“What if I’m simply fortunate?” Are you affected by impostor syndrome?


Continuous self-doubt? Guilt for taking up space? Low confidence and self-esteem? I’ve been there, and perhaps you have too.

As a first-generation college student, I always felt the pressure to succeed. I had everything my parents didn’t: higher education and opportunities. There was no room for fear, but I was still fearful of not living up to people’s expectations. After working hard to earn amazing opportunities, I still didn’t feel I deserve them.

This feeling has a name. It’s called “impostor syndrome,” and it can impair your professional performance and prevent you from confidently owning your journey. Although it’s often associated with negative experiences, it could also be your wake-up call.

Impostor syndrome is very common. It describes individuals who, despite achieving a certain level of “success,” commonly in professional environments, continue to lack confidence.1

This syndrome is particularly common in women, specifically in those who are underrepresented. Their self-perception is relatively inconsistent with their accomplishments. Some research studies have demonstrated this is attributed to different factors such as culture, gender roles, and stereotypes.2

While impostor syndrome can correlate with depression and anxiety, it is not listed in the American Psychiatric Association’s Diagnostic and Statistical Manual as a disorder (DSM-5).2 There are no treatments that address this syndrome specifically, but it is often recommended to see a behavioral health professional and discuss helpful coping methods.

Here’s how you might recognize impostor syndrome in yourself:

  • Feeling out of place or that you’re very good at masking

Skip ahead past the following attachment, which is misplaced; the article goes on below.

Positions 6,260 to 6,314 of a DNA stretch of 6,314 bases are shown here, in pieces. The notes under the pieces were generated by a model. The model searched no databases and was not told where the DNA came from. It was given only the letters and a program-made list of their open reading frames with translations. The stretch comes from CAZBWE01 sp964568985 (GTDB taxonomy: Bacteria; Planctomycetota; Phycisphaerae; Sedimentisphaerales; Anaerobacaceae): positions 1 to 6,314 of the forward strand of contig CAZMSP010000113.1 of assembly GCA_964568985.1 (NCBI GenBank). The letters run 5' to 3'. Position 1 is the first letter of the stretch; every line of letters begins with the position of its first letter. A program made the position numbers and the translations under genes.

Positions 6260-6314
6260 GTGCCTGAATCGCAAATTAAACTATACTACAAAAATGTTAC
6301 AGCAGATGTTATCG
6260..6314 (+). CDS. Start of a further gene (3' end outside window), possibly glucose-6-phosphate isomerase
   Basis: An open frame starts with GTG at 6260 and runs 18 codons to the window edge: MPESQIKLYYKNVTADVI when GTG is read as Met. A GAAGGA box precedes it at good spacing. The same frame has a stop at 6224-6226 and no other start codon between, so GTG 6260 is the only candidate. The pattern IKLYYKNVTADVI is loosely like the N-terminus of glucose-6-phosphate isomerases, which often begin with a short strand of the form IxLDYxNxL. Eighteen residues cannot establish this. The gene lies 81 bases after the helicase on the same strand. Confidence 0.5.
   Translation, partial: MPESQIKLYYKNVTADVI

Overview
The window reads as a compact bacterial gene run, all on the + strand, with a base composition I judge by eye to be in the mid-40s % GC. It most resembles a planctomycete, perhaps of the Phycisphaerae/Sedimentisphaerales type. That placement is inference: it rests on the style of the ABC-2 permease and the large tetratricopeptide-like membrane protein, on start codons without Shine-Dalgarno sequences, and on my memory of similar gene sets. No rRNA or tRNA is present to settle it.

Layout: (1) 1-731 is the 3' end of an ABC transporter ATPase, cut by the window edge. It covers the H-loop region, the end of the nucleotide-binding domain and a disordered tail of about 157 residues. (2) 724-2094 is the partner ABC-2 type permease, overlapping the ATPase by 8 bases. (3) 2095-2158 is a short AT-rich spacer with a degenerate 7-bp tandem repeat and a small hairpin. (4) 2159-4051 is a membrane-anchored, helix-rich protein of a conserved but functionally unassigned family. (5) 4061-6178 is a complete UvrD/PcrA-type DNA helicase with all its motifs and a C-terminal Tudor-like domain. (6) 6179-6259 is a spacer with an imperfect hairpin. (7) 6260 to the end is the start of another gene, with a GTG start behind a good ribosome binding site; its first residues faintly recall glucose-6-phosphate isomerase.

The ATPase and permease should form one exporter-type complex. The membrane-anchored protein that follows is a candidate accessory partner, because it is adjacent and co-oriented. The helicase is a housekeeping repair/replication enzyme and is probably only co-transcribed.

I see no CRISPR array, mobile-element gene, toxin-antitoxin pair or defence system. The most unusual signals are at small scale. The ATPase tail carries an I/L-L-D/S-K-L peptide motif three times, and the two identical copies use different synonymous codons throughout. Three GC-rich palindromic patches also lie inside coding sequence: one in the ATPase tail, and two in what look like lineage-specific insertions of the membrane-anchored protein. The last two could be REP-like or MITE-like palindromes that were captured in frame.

• Attributing your success to outside sources (not your own competence)
  • Inability to accept positive feedback in the workplace
  • Perceiving yourself as unworthy
  • Fear of new opportunities

The key to defeating all these negative emotions is to embrace them. Feelings, either positive or negative, are completely normal, and they are a reminder that we are human. “Impostors” often try to compensate for their assumed lack of knowledge or experience, which is what makes them extremally high achievers. If you can recognize it is normal to have self-doubts–and that your self-perception is not necessarily true–you are on the right track.

If you notice you’re feeling this way, here are some tips to cope:

  • Request feedback from coworkers and supervisors – You might be surprised!
  • Sharing is caring – You never know who else is experiencing the same. You are NOT alone.
  • Question yourself: What facts support that I don’t deserve to be here? One of the most common and effective treatments for depression and anxiety is Cognitive Behavioral Therapy (CBT), which unfolds the reasons behind a negative thought by modifying our thinking processes.3

Sometimes, we need motivation for change. Think about impostor syndrome as a survival instinct, but do not rely on it to measure your greatness.





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